Wednesday, December 17, 2008

Exit Belial!



Today’s weather was the kind of weather I prefer for taking pictures, so I managed to get to Kephart Prong for a short walk. Naturally, my mind turned to Horace Kephart, and upon returning home I picked up Our Southern Highlanders. The following excerpt isn’t really relevant to today’s photos, but I enjoyed it, anyhow:

The mainstay of every farmer, aside from his cornfield, was his litter or razorback hogs. "Old cornbread and sowbelly" are a menu complete for the mountaineer. The wild pig, roaming foot-loose and free over hill and dale, picks up his own living at all seasons and requires no attention at all. He is the cheapest possible source of meat and yields the quickest return: no other food animal can increase his own weight a hundred and fifty fold in the first eight months of his life." And so he is regarded by his owner with the same affection that Connemara Paddy bestows upon "the gintleman that pays the rint."



In physique and mentality, the razorback differs even more from a domestic hog than a wild goose does from a tame one. Shaped in front like a thin wedge, he can go through laurel thickets like a bear. Armored with tough hide cushioned by bristles, he despises thorns, brambles, and rattlesnakes, alike. His extravagantly long snout can scent like a cat's, and yet burrow, uproot, overturn, as if made of metal. The long legs, thin flanks, pliant hoofs, fit him to run like a deer and climb like a goat. In courage and sagacity he outranks all other beasts. A warrior born, he is also a strategist of the first order. Like man, he lives a communal life, and unites with others of his kind for purposes of defense.

The pig is the only large mammal I know of, besides man, whose eyes will not shine by reflected light-they are too bold and crafty, I wit. The razorback has a mind of his own; not instinct, but mind-whatever psychologists may say. He thinks. Anybody can see that when he is not rooting or sleeping he is studying devilment He shows remarkable understanding of human speech, especially profane speech, and even an uncanny gift - of reading men's thoughts, whenever those thoughts are directed against the peace and dignity of pigship.

He bears grudges, broods over indignities, and plans redresses for the morrow or the week after. If he cannot get even with you, he will lay for your unsuspecting friend. And at the last, when arrested in his crimes and lodged in the pen, he is liable to attacks of mania from sheer helpless rage.



If you camp out in the mountains, nothing will molest you but razorback hogs. Bears will flee and wildcats sneak to their dens, but the moment incense of cooking arises from your camp every pig within two miles will scent it and hasten to call. You may throw your arm out of joint: they will laugh in your face. You may curse in five languages; it is music to their titillating ears.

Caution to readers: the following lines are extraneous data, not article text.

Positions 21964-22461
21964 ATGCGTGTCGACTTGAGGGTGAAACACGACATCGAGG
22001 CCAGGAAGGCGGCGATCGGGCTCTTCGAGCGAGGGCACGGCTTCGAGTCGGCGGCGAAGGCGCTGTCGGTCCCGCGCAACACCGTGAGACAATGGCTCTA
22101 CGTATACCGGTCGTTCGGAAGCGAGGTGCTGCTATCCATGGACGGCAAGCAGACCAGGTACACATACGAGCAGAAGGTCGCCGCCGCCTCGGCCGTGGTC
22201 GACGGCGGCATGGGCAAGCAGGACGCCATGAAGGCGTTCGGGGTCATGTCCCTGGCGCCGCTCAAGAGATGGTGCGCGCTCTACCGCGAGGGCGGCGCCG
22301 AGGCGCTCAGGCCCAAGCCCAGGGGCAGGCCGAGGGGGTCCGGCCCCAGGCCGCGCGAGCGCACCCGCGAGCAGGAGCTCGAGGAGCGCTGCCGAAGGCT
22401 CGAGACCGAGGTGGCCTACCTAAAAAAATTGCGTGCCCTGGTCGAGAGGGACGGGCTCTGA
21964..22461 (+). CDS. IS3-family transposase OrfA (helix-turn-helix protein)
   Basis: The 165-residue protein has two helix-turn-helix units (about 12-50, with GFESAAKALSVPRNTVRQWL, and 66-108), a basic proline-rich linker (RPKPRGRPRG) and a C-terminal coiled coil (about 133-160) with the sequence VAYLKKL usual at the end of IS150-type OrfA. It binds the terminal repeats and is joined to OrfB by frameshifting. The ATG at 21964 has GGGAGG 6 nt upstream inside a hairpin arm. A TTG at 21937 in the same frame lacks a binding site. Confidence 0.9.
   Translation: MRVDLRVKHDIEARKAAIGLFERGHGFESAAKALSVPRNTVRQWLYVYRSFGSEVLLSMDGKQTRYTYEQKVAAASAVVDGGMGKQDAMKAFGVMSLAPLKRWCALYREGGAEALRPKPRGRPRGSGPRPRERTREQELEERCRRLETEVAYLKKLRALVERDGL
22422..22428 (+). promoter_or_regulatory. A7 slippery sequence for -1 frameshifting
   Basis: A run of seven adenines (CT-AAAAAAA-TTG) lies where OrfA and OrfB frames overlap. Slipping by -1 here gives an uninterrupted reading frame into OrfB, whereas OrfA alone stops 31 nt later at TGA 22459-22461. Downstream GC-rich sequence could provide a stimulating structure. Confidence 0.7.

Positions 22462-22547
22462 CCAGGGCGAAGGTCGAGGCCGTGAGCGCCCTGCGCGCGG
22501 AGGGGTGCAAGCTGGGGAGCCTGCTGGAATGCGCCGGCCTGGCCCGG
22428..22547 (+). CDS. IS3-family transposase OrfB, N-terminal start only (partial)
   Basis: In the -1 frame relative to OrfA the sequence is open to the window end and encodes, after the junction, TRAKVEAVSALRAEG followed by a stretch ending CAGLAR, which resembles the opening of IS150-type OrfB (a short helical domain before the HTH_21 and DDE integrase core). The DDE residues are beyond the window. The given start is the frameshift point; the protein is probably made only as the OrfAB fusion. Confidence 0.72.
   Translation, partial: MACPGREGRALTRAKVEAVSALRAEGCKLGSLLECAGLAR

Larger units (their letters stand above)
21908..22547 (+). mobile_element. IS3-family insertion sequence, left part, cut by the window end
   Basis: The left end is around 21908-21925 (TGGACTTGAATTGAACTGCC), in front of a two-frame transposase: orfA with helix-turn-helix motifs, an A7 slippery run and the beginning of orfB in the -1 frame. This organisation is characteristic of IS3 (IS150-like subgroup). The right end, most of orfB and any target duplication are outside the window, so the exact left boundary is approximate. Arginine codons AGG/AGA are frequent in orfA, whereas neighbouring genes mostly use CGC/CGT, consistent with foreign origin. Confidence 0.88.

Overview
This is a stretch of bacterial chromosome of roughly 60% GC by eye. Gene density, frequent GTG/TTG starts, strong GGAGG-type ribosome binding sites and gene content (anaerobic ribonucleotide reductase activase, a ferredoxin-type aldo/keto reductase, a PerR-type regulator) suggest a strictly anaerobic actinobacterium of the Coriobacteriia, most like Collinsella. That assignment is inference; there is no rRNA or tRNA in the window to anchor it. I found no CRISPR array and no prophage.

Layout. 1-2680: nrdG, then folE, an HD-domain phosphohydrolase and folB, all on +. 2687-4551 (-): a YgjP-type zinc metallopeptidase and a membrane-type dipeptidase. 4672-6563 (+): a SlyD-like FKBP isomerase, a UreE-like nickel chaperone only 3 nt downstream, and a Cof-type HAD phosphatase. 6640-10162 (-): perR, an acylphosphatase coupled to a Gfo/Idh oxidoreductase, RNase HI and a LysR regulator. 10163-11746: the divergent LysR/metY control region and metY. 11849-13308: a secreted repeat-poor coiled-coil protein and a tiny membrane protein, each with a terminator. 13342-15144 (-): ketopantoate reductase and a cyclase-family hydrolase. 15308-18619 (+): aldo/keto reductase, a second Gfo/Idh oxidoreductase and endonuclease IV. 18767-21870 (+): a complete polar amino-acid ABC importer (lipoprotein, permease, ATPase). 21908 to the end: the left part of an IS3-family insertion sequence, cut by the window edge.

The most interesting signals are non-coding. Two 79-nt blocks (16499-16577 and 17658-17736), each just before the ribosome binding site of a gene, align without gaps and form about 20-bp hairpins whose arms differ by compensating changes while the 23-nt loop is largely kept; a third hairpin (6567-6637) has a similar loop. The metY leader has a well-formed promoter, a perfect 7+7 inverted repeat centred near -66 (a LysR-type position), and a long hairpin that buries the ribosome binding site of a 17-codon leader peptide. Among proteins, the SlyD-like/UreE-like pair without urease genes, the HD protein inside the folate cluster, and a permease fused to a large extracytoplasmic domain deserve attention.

Throughout summer and autumn I cooked out of doors, on the woodsman's range of forked stakes and a lug-pole spanning parallel beds of rock. When the pigs came, I fed them red- pepper pie. Then all said good-bye to my hospitality save one slab-sided, tusky old boar and he planned a campaign. At the first smell of smoke he would start for my premises. Hiding securely in a nearby thicket, he would spy on the operations until my stew got to simmering gently and I would retire to the cabin and get my fists in the dough.

Then, charging at speed, he would knock down a stake, trip the lug-pole, and send my dinner flying. Every day he would do this. It got so that I had to sit there facing the fire all through my cooking, or that beast of a hog would ruin me. With this I thought he was outgeneraled. Idle dream! He would slip off to my favorite neighbor's, break through the garden fence, and raise Ned instanter--all because he hated me, for that peppery fraud, and knew that Bob and I were cronies.



I dubbed this pig Belial; a name that Bob promptly adapted to his own notion by calling it Be-liar. "That Be-liar," swore he, "would cross hell on a rotten rail to git into my 'tater patch!"

Finally I could stand it no longer, and took down my rifle. It was a nail-driver, and I, rough constant practice in beheading squirrels, was in good form. However, in the mountains it is more heinous to kill another man's pig than to shoot the owner. So I took craft for my guide, and guile for my heart's counsel. I stalked Belial as stealthily as ever hunter crept on an antelope against the wind.

At last I had him dead right: broadside to me and motionless as if in a daydream. I knew that if I drilled his ear, or shot his tail clean off, it would only make him meaner than ever. He sported an commonly fine tail, and was proud to flaunt it. I drew down on that member, purposely a trifle scant, fired, and-away scuttled that boar, with a broken tail that would dangle and cling to him disgracefully through life.

Exit Belial! It was equivalent to a broken heart. He emigrated, or committed suicide, I know not which, but the Smoky Mountains knew him no more.

2 comments:

kanugalihi said...

that creeks full of fish. and wonderful old homesites.

a cherokee friend once jumped on a pig from horseback and cut its throat. at least he tells that story. i would like for it to be true. i have few doubts.

Western North Carolina Writer's Underground said...

That's a great song the Bluegrass band did about "Belial" on "The Mystery of George Masa" CD. Belial's impish descendants are a good reason to go hog hunting (with an Eastern North Carolina pick pickin' after). Unfortunately I've never been. Maybe I'll get the chance one day. Onk, onk!